Indrawati is widely regarded as smart, clean and competent, but she’s not a politician and works in a system where corruption is well embedded and altruism in short supply. The proposal to trim tycoons’ profits will earn her much enmity.
Her plan includes targeting those earning five billion rupiah (AUD 465,000) plus a year by lifting their liabilities from the current 30 per cent to 35. This is the cohort with the clout to avoid its legal obligations by hiring creative accountants, paying off amoral officials and threatening the rest.
Salaried staff in big companies with modern wage systems start with a five per cent trim. Workers in small local industries who get paid in notes avoid the impost. So do family restaurants and food stalls, though international chains like McDonald’s add ten per cent to every serve.
Economists regularly call for the scrapping of fuel subsidies that benefit owners of shiny new Mercedes alongside those kick-starting rusting Hondas. Premium grade petrol is about AUD 0.80 a litre mainly through pumps owned by the state-owned company Pertamina. Past attempts to drive prices closer to costs have been judged too risky.
The Organisation for Economic Co-operation and Development (OECD) reports Indonesia has the lowest tax ratio in the region, even below the average in Latin America and the Caribbean.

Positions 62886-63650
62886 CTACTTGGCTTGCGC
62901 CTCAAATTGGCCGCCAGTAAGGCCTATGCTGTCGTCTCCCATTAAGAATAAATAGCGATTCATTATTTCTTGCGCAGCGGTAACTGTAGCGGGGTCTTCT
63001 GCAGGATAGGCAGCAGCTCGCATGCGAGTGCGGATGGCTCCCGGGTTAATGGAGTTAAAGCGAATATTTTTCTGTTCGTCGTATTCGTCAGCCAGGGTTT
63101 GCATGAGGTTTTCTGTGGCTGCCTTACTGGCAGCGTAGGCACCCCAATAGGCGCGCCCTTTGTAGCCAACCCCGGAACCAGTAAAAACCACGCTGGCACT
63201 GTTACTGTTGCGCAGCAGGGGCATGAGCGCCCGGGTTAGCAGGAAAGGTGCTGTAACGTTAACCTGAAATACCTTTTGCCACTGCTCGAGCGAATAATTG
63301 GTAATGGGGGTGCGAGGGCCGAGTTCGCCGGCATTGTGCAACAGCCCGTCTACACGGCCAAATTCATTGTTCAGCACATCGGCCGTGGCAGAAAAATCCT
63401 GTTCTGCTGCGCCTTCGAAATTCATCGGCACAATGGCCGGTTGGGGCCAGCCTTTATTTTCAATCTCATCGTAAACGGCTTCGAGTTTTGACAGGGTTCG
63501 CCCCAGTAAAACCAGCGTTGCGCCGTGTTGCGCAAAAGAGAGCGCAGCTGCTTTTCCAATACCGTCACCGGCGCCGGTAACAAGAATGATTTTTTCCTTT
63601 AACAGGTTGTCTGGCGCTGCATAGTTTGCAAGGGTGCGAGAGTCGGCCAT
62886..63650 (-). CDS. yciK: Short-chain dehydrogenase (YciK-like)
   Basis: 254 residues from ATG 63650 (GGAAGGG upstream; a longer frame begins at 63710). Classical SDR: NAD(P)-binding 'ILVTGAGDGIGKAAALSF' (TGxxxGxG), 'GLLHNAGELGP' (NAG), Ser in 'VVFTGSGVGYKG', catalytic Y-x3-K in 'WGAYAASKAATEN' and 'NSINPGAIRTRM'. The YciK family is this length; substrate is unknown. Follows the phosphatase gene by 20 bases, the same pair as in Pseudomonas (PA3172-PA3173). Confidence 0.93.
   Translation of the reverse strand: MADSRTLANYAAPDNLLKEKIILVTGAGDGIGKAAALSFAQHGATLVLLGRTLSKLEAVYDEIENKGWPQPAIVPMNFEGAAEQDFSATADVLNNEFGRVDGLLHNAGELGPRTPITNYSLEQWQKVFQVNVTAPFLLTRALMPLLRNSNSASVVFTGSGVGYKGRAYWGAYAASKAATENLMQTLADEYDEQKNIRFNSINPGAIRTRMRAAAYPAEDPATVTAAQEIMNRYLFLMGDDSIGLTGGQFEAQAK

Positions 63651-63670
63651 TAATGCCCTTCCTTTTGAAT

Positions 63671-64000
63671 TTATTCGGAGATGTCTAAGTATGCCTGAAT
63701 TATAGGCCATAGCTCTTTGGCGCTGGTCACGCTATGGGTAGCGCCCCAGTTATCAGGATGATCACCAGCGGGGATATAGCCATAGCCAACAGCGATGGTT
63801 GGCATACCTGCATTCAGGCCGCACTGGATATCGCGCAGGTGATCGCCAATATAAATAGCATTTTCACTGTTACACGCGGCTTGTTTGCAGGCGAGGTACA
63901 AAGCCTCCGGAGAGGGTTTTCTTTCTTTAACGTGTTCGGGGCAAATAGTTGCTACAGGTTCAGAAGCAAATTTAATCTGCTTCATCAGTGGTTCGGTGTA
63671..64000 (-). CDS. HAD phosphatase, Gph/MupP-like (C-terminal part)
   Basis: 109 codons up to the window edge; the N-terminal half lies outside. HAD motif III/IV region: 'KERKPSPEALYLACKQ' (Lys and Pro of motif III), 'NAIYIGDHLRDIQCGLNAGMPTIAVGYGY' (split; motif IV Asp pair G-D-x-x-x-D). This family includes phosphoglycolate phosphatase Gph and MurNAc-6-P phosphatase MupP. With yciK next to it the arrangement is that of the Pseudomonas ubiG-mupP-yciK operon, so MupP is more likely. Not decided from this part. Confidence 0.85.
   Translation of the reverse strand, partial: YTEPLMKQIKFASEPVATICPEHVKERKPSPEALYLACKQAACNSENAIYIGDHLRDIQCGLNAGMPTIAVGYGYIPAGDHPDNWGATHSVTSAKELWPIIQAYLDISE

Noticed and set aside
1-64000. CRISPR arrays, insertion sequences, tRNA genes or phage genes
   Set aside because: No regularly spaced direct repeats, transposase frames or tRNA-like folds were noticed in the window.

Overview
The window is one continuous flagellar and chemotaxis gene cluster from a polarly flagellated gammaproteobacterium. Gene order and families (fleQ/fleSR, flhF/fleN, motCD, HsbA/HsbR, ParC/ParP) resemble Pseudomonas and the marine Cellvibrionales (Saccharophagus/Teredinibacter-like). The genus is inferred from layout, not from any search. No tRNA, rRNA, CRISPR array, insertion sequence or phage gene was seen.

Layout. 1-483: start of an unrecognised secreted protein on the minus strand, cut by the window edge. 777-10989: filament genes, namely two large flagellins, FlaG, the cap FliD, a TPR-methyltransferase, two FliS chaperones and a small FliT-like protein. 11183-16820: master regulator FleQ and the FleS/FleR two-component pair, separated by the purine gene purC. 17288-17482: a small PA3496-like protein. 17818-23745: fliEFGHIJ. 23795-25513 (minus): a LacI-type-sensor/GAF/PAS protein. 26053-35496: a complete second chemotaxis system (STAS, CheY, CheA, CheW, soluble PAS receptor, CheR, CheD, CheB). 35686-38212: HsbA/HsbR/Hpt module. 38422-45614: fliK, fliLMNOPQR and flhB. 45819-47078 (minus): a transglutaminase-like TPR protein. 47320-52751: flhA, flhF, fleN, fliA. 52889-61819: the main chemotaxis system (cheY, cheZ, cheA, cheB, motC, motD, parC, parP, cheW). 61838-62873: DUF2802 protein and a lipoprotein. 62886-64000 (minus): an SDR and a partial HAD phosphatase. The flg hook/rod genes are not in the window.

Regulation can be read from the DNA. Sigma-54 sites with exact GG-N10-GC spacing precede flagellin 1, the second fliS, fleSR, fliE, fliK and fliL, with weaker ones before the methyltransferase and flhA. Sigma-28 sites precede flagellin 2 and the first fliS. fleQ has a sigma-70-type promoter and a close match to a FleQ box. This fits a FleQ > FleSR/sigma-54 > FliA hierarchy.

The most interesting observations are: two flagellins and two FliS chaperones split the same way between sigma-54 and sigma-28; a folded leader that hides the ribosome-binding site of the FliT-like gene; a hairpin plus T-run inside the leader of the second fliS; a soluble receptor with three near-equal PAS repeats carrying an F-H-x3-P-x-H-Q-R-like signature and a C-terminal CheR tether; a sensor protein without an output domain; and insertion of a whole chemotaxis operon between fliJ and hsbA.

The need for reform is being prodded by the pandemic. Officially it has so far killed 54,000 from two million confirmed cases and severely wounded the economy. In one day this month 14,546 citizens tested positive. Indonesia’s population is 11 times larger than ours so that’s the equivalent of 1,322 new cases in Australia in 24-hours.
The budget deficit topped six per cent of GDP last year, double the limit allowed in the Constitution. Foreign debt is growing fast following five years of massive spending on necessary infrastructure projects and reported to be above AUD 558 billion. In an online media conference, Indrawati acknowledged Covid cases would impact growth, particularly in Java and in this year’s second quarter
The government has shied from lockdowns, arguing that millions survive from day-to-day with petty trading so restrictions on doing business would do more damage than the pandemic. Instead confusing ‘micro-community activity restrictions’ have been announced and supposedly in place till 5 July. Implementation is fitful.
There are some welfare programmes. Basic healthcare is free and so are the mainly Chinese vaccines, though distribution is slow and patchy. Cash handouts and vocational training schemes are available for those who’ve lost jobs.
In a video from her department Indrawati claimed the proposed taxes would apply only to undefined ‘premium products’. She said this would mean the burden would fall on the rich. Not so. They also use the traditional markets, sending maids into the chaos to do the shopping.